Location: Downtown Disney area. Address: 2201 Orleans Drive, Lake Buena Vista, FL 32830-1000. Phone: (407) 934-5000 Fax: (407) 934-5353
With just 1008 rooms, Disney’s Port Orleans French Quarter is the smallest and most compact of the moderate priced resorts at Disney World. Despite that, it still feels spread out and open. The seven three-story buildings are scattered along one side of the beautiful “Sassagoula River”. The theme here is the New Orleans French Quarter during Mardi Gras. We find it to be charming with its pastel painted buildings, intricate wrought iron porches, floor to ceiling shuttered windows, fountains, brick decorated “streets” and sidewalks, beautiful trees and tidy front gardens. Hand glazed tiles are inset into pavement, and the streets have names like “Rue D’Baga”.
There are separate Spanish-moss covered walls hiding things like a playground, hot tub and even a Laundromat. Magnolia trees and flowers are plentiful and we never get over the exceptionally neat and beautifully sculpted landscaping. The theme pool here is a great fun with its festive atmosphere and secluded Jacuzzi.
The Main building: Most of the services and entertainment can be found in and around the central building called the Port Orleans Mint. It’s designed to resemble a bank from the late nineteenth century. As you enter through the glass atrium, you’ll notice green wrought iron decorations, brick walls and floors, a fountain and a full glass wall that looks out into the courtyard. There are harlequin court jester figures high up looking down upon the guests, and benches to relax on so that you can enjoy the ambiance. Port Orleans Mint houses the check-in area, store, arcade, Guest Relations, a bar and a restaurant. The courtyard leads to the pool area and on to the river and the guest houses. The courtyard ground is textured, and may be a bit bumpy for wheelchairs.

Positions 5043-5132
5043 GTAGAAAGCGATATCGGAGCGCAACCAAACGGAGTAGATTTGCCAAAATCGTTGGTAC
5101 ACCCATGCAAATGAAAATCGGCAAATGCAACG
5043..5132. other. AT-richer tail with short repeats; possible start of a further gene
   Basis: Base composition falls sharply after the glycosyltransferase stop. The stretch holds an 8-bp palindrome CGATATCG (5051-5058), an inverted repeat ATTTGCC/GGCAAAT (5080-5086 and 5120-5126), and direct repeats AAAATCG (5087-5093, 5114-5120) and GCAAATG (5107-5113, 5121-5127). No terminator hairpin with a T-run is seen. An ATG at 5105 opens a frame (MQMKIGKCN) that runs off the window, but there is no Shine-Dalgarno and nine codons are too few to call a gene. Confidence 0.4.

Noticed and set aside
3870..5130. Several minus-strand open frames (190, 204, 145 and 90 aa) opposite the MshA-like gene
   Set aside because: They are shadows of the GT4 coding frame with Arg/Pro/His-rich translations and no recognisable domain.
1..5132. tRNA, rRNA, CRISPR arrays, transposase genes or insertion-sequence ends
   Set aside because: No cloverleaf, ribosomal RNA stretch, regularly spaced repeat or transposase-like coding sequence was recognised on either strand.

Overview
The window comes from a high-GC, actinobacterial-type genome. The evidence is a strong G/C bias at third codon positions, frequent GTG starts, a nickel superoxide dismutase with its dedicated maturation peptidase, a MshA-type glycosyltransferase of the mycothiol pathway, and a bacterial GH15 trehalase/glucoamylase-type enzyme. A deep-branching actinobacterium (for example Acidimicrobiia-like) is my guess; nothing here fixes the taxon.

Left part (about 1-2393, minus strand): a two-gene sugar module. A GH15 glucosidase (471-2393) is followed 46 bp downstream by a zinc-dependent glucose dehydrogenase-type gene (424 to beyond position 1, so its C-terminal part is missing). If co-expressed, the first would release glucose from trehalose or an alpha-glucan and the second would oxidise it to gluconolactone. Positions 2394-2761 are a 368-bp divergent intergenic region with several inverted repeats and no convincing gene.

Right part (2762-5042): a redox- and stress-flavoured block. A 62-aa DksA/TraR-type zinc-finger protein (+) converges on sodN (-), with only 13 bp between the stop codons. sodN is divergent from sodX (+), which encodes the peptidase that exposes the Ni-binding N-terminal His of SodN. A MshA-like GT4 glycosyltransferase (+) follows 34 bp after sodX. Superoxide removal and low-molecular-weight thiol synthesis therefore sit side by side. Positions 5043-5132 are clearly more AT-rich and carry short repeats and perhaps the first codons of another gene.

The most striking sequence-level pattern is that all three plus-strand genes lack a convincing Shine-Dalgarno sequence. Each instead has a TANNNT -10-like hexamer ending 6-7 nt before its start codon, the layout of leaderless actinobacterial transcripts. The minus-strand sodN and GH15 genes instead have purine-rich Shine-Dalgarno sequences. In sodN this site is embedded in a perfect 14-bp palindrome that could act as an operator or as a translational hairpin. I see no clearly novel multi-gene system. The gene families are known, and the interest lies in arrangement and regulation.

Buildings & rooms: The resort is divided into two “Quarters” (questionable math: perhaps the other two are in a parallel dimension?) separated by the Mint building and the pool area. Buildings One, Two and Three are in the South Quarter and Buildings Four through Seven are in the North Quarter. If you’re in the furthest room in the furthest building from the center (Building Seven) you would have to walk about 0.15 miles to eat and swim; compare that with the Caribbean Beach, where, depending on your location, you might have to walk a half mile to get to dinner.
You can reserve a water view room for an additional fee. This could mean either a view of the swimming pool or river. If you prefer one or the other, specify when you make your reservation. Disney will make an effort, but there’s no guarantee. The standard view rooms face a courtyard, garden area or parking lot.
Tip: With its comparatively small size, almost all of the guest buildings are close to the Mint and Port Orleans Square. Buildings Five and Two are the closest to the pool. Building Four is closest to the bus stop. Buildings Three and Four and the front section of building five are closest to the food court.
Tip: Building Seven, while furthest from the center of the French Quarter, is nearest to Port Orleans Riverside. If mobility is not a problem and you want the fun of both resorts, this might be the perfect spot. Building one is at the other end, farthest from the center of the French Quarter and even farther from Riverside. Building one and seven are likely to be the most quiet. Building six is also likely to be on the quiet side, but its closer to the action.